EventBoard, a company that provides software to make conference rooms more efficient, may be based in Salt Lake City, but that doesn’t mean it hasn’t found its way into the guts of Silicon Valley.
“We’re right downtown, we have a lot of presence in Silicon Valley and San Francisco specifically, but we’re building a company that is on par with a lot of the tech stack and equivalent of what the Valley is,” CEO Shaun Ritchie said.
You might have recognized the core product at offices like Pinterest, Uber and Airbnb: a tablet that sits on the wall in front of a conference room that tells you when the next meeting is. Booking conference rooms can be a huge pain, because it can be incredibly confusing — leading to conference rooms being perpetually booked and none available for meetings.
But beyond that, EventBoard is developing analytics software for company executives that helps them understand how employees are using conference rooms. That’s why EventBoard said today that it has raised $6.5 million in a round led by Greycroft Partners, and was previously backed by investors like Google Ventures and Marc Benioff.
Those analytics come into play for the specific needs of certain divisions. For example, a department might need a Bluejeans conference setup, while another might need a Google Hangouts setup. Some rooms need a Chromecast and some need an Apple TV. Companies basically need to have that information in order to better prepare for what employees are looking for — and increase the overall efficiency of an office space.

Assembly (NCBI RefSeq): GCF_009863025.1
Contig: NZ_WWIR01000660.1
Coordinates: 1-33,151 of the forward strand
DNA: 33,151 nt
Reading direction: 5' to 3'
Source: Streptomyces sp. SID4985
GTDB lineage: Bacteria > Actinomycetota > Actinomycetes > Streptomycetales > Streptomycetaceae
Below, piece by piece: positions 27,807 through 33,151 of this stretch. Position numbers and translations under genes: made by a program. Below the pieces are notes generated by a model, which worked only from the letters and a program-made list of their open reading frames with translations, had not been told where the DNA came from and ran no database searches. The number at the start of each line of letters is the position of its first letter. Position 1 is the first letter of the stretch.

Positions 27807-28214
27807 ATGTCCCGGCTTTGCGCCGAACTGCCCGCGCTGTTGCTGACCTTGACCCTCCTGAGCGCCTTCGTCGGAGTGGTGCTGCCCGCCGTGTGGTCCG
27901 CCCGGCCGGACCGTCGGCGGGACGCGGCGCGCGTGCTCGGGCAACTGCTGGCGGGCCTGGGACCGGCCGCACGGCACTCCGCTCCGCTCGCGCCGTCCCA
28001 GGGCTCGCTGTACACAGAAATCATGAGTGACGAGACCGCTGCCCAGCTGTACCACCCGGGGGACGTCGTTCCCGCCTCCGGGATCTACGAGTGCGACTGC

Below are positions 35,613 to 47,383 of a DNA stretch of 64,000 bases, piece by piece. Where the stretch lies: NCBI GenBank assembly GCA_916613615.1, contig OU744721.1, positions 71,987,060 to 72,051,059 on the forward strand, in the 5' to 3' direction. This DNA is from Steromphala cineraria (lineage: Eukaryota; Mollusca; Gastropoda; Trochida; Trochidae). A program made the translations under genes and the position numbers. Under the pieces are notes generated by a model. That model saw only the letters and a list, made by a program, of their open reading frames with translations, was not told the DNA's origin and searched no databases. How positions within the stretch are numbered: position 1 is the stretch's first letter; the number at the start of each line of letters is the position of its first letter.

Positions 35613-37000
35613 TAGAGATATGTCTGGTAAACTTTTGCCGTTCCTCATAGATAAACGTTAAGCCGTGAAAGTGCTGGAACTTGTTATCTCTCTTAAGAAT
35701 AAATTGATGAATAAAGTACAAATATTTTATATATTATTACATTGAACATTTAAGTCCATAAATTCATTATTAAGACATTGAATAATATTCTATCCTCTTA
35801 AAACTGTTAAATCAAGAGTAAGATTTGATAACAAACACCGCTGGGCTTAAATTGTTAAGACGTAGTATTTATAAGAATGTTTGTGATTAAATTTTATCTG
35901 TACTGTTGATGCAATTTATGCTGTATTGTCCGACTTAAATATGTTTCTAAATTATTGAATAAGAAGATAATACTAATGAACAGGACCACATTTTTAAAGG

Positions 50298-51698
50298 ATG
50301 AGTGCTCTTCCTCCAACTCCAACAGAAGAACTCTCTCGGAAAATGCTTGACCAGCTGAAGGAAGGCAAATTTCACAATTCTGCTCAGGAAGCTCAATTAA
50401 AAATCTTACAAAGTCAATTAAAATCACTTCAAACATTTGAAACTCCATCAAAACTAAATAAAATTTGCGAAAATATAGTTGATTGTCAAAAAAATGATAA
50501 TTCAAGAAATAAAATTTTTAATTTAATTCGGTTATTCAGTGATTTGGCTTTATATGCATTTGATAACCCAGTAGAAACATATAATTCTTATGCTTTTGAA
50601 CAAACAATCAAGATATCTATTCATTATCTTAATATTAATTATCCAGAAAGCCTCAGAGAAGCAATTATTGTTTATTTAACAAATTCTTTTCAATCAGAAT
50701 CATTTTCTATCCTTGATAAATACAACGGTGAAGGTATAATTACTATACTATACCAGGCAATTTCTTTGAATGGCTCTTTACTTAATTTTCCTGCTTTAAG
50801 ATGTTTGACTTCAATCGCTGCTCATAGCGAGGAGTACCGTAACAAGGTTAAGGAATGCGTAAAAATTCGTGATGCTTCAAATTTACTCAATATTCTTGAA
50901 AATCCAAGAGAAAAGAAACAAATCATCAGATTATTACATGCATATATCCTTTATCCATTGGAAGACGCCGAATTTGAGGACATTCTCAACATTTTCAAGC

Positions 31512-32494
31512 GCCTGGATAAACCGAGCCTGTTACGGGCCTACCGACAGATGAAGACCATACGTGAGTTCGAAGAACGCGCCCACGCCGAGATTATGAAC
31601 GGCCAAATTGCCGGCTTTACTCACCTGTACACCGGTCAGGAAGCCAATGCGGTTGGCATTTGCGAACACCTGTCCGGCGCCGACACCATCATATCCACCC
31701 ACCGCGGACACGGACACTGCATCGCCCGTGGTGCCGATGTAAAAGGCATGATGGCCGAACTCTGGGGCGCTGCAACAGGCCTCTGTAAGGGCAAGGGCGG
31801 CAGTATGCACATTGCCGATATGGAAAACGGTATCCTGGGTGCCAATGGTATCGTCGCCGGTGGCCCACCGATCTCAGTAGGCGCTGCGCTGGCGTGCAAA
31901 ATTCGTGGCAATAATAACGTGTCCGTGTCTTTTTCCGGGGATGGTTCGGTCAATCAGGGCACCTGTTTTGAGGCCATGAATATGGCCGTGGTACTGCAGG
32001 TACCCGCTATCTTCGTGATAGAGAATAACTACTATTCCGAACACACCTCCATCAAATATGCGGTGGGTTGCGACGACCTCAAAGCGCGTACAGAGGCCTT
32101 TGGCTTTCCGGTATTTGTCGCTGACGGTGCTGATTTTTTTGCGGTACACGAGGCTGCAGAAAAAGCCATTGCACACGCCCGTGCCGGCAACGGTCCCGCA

In theory, this has the benefit of reducing the overall cost of IT spend because executives don’t have to order more licenses than they need. EventBoard is also releasing a mobile application that enables employees to book conference rooms from mobile devices. It also has floor plan mapping software that shows which conference rooms are currently booked and open.
EventBoard isn’t the only company working on a product like this — there are companies like Steelcase, which have conference room booking technology could compete more directly with EventBoard. But EventBoard’s argument is that it’s as much an analytics play as it is a simple tablet sitting on the wall in front of a conference room.
“We saw a huge need that was really fitting around the conference room space,” Ritchie said. “The incredible frustration that companies have around org and leading and kicking out of rooms, it’s not an optimal experience.”